The kindred on both sides, that is the two mothers, their brothers and those of the girl, decided however that, as the Murdu relation was a far-distant one, it was not so strong as the Nadada-noa one, and the two were married.
This "far-distant" case means, as I see it, that in the past, and possibly in one of the far-distant intermarrying tribes, some man, as is sometimes the custom, gave his Murdu to his son, who then was of two Murdus, that of his mother by inheritance, and that of his father by gift from him. He might therefore be of the same Murdu as the girl, which would make him her tribal brother. Unfortunately I did not follow out this line of inquiry, and have not had an opportunity since of doing so.
In the other case the fundamental facts were much the same. Two brothers married two sisters, and one had a son and the other a daughter. These being the children of two brothers, were brother and sister. Each of them married, and one had a son and the other a daughter, who were Kami-mara.
Under the Dieri rules these two could not lawfully marry; but since there was no girl or woman Noa to the young man and available, he could not get a wife.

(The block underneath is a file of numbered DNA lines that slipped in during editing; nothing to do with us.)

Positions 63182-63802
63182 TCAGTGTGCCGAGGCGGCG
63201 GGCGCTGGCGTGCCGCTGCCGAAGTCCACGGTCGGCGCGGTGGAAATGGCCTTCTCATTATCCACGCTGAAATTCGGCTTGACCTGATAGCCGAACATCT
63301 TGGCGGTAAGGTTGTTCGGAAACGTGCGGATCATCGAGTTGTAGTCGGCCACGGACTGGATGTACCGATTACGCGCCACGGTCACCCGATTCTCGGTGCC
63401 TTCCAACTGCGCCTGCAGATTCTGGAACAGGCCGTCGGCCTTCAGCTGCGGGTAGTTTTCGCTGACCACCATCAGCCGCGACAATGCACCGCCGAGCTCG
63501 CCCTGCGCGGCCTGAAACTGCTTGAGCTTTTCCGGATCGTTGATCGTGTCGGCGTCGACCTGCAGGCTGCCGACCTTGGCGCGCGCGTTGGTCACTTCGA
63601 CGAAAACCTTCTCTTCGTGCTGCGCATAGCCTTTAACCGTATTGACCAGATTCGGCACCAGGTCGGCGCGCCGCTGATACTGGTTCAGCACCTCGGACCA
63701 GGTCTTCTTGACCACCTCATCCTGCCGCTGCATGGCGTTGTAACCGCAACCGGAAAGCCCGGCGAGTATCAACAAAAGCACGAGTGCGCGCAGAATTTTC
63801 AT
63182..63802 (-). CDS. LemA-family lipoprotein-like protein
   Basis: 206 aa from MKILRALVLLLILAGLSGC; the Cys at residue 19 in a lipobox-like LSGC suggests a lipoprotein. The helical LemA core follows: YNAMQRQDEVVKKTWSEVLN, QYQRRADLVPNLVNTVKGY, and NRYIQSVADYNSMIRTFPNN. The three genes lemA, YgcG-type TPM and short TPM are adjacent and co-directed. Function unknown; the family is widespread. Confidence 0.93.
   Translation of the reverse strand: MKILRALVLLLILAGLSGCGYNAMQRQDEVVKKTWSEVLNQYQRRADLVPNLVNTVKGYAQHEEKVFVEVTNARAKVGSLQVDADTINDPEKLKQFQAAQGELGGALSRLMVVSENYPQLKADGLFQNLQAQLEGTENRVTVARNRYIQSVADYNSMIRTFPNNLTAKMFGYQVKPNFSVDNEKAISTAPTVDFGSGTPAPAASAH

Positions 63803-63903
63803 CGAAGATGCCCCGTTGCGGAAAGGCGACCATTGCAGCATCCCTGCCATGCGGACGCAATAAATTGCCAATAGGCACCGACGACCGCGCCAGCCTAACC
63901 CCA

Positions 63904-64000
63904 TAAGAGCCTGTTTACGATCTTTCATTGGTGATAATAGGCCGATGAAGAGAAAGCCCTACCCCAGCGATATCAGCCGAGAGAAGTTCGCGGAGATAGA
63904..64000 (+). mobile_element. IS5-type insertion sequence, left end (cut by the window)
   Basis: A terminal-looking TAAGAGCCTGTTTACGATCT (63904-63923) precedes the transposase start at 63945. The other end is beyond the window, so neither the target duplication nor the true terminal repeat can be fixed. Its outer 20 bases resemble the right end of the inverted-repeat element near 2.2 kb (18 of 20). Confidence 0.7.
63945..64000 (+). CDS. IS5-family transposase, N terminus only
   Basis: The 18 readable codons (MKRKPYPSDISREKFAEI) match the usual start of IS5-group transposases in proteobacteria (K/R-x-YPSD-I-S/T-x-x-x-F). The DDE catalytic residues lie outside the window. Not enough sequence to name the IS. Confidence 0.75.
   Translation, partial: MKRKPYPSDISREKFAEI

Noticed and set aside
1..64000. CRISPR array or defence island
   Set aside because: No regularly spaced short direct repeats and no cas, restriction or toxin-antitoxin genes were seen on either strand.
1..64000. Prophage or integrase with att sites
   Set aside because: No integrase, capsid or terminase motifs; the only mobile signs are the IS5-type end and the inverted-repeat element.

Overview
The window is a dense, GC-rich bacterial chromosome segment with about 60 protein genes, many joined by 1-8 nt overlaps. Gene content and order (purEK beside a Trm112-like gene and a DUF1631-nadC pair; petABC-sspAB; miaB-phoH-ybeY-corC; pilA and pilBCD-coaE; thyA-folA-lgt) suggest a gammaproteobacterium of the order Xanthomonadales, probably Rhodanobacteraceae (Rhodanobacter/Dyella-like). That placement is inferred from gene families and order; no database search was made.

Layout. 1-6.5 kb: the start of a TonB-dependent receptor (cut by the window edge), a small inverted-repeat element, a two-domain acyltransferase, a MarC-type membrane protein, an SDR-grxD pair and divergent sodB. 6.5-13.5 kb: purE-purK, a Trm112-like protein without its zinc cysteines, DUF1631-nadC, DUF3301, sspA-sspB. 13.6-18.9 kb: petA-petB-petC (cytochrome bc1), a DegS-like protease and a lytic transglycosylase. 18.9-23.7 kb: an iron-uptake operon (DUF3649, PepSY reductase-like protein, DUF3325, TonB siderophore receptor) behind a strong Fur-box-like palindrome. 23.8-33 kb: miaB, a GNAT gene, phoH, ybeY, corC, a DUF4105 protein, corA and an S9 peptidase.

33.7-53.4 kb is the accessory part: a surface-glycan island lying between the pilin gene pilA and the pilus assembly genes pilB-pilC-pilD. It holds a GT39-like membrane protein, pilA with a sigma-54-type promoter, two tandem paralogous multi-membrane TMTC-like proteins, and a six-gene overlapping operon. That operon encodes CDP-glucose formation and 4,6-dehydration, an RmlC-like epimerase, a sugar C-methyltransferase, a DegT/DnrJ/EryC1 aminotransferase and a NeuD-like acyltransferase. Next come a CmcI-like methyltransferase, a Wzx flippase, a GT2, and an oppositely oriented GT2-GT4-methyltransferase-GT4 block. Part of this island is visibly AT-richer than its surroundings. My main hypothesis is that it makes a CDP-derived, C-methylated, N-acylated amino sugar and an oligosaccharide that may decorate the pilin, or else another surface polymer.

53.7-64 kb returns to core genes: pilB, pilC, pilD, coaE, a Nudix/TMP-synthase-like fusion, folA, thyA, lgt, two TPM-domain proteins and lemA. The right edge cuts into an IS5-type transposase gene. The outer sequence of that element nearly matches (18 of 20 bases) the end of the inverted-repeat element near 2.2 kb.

The respective kindreds, however, got over the difficulty by altering the relationships of the two mothers from Kamari (brother's wife) to Kami by which change the two young people came into the Noa relationship. This change, however, necessitated some consequential alterations of relationships, namely, of two of his kindred, from Kaka and Tidnara to Neyi and Ngatata, in order to provide him with a sister to exchange for his wife.
In considering the peculiar features of this case I requested Mr. Siebert to make some further inquiries as to the practice of changing the Kami to the Noa relationship. He informed me that, according to the testimony of the Dieri old people, this is not a new practice, but that it is an ancient one of their tribe. They attach much importance to it, and the mother-in-law in such a case is not called Paiara but Kami-paiara, from the altered relationship.
This seems to me to be merely a reversion to the older rule which obtains with the Urabunna, namely, that a man can only marry a woman who is the child of his mother's elder brother or of the elder sister of his father, own or tribal. In the Dieri tribe there are men who have married Dieri women in accordance with this earlier rule, but they were only able to obtain the consent of the women's kindred by means of presents.